The Bible has a lot to say about what it means to be great in God’s kingdom. At the heart of this issue is the contrast between worldly notions of greatness versus the upside-down value system of God’s kingdom. Throughout Scripture we see that status, power, and privilege count for little with God. Instead, qualities like humility, service, and sacrifice mark true greatness in His eyes.
Jesus repeatedly emphasized this principle during His earthly ministry. When His disciples argued about which of them was the greatest, Jesus responded, “If anyone would be first, he must be last of all and servant of all” (Mark 9:35). He pointed to a child as an example for the disciples, saying “Whoever humbles himself like this child is the greatest in the kingdom of heaven” (Matthew 18:4). Children in that culture had no status or rights, yet Jesus held them up as models of kingdom greatness.
Jesus also maintained that distinction and rank provide no advantage with God. He told the disciples, “The kings of the Gentiles exercise lordship over them, and those in authority over them are called benefactors. But not so with you. Rather, let the greatest among you become as the youngest, and the leader as one who serves” (Luke 22:25-26). Leadership in God’s kingdom is marked by humility and service, not top-down control and demanding honor as the world’s leaders do.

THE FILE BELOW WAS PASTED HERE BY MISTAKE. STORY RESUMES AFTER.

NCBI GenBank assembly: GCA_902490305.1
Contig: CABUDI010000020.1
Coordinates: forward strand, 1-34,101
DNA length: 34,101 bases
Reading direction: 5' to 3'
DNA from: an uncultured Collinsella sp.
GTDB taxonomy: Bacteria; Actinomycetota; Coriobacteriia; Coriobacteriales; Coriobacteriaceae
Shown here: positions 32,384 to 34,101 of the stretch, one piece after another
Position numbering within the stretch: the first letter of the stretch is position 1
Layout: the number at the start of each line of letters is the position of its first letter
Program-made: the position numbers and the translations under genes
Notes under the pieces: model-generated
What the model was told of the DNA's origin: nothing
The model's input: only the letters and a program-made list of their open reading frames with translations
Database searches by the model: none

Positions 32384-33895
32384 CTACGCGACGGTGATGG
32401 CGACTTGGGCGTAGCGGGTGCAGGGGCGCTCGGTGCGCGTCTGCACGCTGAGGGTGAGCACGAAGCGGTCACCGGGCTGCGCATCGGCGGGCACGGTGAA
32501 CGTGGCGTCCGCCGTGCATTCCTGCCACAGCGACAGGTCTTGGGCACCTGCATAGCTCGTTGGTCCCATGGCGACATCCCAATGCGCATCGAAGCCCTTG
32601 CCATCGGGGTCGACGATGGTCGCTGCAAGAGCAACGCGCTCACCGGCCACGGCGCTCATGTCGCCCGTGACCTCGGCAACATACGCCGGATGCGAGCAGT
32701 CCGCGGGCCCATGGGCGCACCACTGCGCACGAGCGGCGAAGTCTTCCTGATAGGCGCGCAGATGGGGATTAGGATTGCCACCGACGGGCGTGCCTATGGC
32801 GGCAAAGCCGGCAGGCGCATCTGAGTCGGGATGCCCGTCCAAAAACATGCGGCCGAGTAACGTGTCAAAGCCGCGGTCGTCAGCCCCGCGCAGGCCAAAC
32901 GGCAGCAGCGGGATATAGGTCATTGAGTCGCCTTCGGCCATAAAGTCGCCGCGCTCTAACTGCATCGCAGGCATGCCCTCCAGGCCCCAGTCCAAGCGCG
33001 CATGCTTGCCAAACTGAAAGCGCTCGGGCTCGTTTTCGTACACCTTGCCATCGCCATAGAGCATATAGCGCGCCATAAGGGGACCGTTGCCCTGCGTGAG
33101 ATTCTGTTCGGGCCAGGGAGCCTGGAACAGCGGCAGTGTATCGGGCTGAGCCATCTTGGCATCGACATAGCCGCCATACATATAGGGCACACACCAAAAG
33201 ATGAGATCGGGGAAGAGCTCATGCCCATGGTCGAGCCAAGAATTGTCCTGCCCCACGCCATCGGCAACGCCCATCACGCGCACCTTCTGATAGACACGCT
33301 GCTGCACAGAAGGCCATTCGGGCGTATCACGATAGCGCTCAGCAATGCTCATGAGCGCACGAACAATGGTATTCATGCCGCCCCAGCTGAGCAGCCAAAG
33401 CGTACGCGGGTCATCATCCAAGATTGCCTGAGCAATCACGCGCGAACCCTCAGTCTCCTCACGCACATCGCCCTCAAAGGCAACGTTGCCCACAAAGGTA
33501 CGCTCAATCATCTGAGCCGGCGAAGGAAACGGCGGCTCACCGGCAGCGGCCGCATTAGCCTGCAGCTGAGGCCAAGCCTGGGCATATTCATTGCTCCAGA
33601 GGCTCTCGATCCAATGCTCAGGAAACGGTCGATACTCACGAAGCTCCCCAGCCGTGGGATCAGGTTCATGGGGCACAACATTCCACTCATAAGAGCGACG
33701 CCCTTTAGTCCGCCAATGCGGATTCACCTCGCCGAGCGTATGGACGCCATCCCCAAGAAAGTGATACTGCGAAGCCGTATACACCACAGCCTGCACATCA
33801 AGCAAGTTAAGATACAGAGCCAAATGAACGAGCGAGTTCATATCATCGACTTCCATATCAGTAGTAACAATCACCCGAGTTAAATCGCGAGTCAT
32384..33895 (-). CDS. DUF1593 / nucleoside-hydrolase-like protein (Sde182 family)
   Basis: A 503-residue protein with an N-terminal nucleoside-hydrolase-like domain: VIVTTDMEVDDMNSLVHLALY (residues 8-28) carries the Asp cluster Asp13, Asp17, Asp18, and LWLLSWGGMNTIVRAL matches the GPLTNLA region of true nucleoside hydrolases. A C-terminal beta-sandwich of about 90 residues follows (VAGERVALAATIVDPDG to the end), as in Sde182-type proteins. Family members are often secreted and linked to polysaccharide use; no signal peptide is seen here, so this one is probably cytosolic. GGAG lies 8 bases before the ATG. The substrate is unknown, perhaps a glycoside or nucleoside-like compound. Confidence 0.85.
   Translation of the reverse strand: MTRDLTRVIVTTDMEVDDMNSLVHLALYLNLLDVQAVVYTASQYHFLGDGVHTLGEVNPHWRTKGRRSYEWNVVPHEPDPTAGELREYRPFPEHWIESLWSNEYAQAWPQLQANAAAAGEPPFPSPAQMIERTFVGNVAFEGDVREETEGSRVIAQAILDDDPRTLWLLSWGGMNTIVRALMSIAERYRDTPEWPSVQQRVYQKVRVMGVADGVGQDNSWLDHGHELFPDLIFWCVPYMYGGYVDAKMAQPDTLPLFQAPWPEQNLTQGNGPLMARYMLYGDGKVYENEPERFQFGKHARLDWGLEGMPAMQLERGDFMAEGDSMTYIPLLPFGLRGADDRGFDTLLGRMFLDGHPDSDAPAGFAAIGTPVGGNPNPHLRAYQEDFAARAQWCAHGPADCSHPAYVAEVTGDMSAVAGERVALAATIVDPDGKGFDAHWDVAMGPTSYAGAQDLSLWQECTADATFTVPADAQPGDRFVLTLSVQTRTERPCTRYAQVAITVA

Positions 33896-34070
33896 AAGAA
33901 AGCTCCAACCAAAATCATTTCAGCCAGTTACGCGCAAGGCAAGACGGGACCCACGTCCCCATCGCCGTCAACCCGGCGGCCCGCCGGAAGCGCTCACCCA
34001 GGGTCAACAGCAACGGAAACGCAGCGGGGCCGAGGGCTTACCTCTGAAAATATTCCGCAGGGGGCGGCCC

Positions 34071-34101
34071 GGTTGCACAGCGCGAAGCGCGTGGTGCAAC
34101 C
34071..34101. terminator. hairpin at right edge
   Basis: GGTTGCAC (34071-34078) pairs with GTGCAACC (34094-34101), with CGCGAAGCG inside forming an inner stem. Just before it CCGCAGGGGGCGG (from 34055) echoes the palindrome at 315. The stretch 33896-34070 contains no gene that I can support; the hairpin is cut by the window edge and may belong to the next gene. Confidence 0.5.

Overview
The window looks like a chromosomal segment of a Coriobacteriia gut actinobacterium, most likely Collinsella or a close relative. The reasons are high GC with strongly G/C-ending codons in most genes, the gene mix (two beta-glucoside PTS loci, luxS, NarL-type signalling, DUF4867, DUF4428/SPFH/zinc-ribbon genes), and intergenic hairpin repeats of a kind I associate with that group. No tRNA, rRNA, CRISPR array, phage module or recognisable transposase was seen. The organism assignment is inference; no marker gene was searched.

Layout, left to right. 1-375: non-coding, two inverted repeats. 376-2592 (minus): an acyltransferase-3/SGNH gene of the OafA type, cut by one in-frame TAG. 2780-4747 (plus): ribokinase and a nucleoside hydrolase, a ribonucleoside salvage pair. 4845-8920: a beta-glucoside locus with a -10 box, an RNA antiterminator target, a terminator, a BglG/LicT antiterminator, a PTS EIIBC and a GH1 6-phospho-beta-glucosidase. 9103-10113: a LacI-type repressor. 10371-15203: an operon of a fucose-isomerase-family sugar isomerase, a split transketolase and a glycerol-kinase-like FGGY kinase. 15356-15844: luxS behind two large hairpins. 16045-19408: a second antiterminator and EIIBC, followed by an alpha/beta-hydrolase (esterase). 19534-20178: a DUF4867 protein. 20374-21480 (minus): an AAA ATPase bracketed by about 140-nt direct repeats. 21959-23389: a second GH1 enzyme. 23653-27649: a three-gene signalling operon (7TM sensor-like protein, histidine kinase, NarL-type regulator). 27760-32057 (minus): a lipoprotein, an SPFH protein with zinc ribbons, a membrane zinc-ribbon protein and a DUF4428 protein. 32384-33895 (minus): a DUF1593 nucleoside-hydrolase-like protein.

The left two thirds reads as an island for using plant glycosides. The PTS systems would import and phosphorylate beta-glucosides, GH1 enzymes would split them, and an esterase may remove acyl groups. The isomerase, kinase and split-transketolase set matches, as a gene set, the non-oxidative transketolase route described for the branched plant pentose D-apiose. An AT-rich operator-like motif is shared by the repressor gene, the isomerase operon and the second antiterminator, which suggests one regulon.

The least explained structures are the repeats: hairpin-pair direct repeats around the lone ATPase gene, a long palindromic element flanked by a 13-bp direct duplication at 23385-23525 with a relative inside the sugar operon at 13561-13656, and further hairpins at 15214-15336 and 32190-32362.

Throughout His ministry, Jesus exemplified this upside-down notion of greatness through His own example as a servant leader who gave His life for others. Though He was God incarnate, He stooped to take on human flesh and dwelt among us as a humble teacher. His mission was to serve by laying down His life as a ransom for lost sinners like us (Mark 10:45). The One who made everything took on the role of a lowly servant at the cross. His road to glory led through condescension, suffering, and ultimately death. This is the example of greatness Jesus calls His followers to emulate.
The apostles echo Jesus’ teachings in their own writings. James and John once asked Jesus if they could sit on His right and left in glory, prompting the other disciples’ resentment (Mark 10:37-41). Later, James wrote that true wisdom from above is “full of mercy and good fruits, impartial and sincere,” and results in peaceable living (James 3:17-18). John emphasized that “by this we know love, that he laid down his life for us, and we ought to lay down our lives for the brothers” (1 John 3:16). True greatness expresses itself through sacrificial love and service, not haughtiness and self-promotion.
The apostle Peter emphasized humility as the path to exaltation from God. “Clothe yourselves, all of you, with humility toward one another…Humble yourselves under the mighty hand of God that he may exalt you in due time” (1 Peter 5:5-6). Paul described Jesus’ amazing condescension in taking on human flesh and dying on the cross, then urged the believers to mirror Christ’s example: “Do nothing from selfish ambition or conceit, but in humility count others more significant than yourselves. Let each of you look not only to his own interests, but also to the interests of others” (Philippians 2:3-4).